The Daily Parker

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The real cause of the Civil War

Paul Krugman succinctly puts to bed any obfuscation of Southern aggression:

But it may be worth delving a bit deeper into the background here. Why did slavery exist in the first place? Why was it confined to only part of the United States? And why were slaveholders willing to start a war to defend the institution, even though abolitionism was still a fairly small movement and they faced no imminent risk of losing their chattels?

Let me start with an assertion that may be controversial: The American system of chattel slavery wasn’t motivated primarily by racism, but by greed. Slaveholders were racists, and they used racism both to justify their behavior and to make the enslavement of millions more sustainable, but it was the money and the inhumane greed that drove the racist system.

Labor was scarce in pre-Civil War America, so free workers earned high wages by European standards.

Landowners, of course, didn’t want to pay high wages. In the early days of colonial settlement, many Europeans came as indentured servants — in effect, temporary serfs. But landowners quickly turned to African slaves, who offered two advantages to their exploiters: Because they looked different from white settlers, they found it hard to escape, and they received less sympathy from poor whites who might otherwise have realized that they had many interests in common. Of course, white southerners also saw slaves as property, not people, and so the value of slaves factored into the balance sheet of this greed-driven system.

Anyone who believes or pretends to believe that the Civil War was about states’ rights should read Ulysses S. Grant’s memoirs, which point out that the truth was almost the opposite. In his conclusion, Grant noted that maintaining slavery was difficult when much of the nation consisted of free states, so the slave states in effect demanded control over free-state policies. “Northern marshals became slave-catchers, and Northern courts had to contribute to the support and protection of the institution,” he wrote.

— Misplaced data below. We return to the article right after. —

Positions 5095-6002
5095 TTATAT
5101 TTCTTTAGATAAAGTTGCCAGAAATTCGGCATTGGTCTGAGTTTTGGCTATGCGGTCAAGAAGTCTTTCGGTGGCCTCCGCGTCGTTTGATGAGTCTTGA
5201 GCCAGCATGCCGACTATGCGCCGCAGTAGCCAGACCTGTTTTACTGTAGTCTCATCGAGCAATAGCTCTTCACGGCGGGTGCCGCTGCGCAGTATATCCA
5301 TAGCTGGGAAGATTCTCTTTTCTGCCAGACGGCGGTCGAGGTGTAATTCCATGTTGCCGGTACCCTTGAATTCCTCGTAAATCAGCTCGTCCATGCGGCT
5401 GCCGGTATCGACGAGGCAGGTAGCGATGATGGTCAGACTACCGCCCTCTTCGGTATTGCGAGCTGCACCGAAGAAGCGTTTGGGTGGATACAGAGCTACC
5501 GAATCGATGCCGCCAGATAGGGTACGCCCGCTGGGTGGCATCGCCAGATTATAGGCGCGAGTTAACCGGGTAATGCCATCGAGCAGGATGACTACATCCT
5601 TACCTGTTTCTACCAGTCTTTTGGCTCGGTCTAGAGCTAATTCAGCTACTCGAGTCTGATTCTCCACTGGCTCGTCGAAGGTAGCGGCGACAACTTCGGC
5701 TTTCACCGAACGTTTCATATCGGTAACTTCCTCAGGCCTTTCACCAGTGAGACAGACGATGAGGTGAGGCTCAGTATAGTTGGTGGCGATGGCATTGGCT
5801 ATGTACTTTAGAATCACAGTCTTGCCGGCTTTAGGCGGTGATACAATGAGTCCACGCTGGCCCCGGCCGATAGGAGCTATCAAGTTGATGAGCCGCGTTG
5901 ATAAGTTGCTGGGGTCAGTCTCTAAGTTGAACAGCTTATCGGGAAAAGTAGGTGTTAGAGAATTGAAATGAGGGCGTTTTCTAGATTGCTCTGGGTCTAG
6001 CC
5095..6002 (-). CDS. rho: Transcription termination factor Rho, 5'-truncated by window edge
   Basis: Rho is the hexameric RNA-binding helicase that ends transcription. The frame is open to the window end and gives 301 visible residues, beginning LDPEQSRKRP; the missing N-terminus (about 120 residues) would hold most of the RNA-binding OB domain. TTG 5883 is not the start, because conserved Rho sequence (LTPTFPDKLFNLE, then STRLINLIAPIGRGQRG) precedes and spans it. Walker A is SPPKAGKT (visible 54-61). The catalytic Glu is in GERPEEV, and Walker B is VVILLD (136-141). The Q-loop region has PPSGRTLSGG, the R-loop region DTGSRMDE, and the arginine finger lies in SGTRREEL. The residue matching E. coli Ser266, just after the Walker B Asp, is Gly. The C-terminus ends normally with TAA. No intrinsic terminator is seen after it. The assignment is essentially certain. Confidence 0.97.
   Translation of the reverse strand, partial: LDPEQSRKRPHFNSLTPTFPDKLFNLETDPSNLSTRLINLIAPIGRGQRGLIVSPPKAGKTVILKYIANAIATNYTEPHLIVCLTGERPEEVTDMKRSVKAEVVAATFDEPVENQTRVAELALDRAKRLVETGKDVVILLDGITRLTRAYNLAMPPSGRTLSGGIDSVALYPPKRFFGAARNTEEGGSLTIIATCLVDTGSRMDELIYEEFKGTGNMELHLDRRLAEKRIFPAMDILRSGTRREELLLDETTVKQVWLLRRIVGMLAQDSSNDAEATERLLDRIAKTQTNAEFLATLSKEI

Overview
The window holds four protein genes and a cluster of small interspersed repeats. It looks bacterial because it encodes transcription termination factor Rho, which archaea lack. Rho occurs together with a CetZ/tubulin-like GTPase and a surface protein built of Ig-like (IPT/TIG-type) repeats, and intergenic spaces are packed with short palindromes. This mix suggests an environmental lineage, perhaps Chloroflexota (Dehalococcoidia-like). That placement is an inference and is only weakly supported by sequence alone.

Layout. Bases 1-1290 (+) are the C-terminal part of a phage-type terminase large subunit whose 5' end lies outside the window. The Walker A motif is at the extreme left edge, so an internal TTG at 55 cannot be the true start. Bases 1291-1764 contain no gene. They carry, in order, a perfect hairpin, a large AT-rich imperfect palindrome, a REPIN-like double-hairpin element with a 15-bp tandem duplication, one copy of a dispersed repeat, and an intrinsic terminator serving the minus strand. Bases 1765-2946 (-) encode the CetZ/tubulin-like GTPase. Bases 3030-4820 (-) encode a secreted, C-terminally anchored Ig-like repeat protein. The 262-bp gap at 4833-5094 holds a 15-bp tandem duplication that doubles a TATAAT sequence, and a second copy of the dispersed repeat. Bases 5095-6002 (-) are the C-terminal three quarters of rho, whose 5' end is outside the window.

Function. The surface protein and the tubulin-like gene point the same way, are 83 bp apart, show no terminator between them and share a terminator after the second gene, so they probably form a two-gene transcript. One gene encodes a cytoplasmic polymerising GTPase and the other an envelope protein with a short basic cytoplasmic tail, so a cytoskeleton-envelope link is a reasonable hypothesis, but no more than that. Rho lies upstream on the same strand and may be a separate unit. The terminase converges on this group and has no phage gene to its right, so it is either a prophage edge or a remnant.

And the war happened because the increasingly empowered people of the North, as Grant wrote, “were not willing to play the role of police for the South” in protecting slavery.

So yes, the Civil War was about slavery — an institution that existed solely to enrich some men by depriving others of their freedom. And there’s no excuse for anyone who pretends that there was anything noble or even defensible about the South’s cause: The Civil War was fought to defend an utterly vile institution.

Historians have known this for 160 years, but the Southern landowning class has successfully confused the issue for generations, as far as most people understand it. It's always money. Just like the Republican Party's craziness today.

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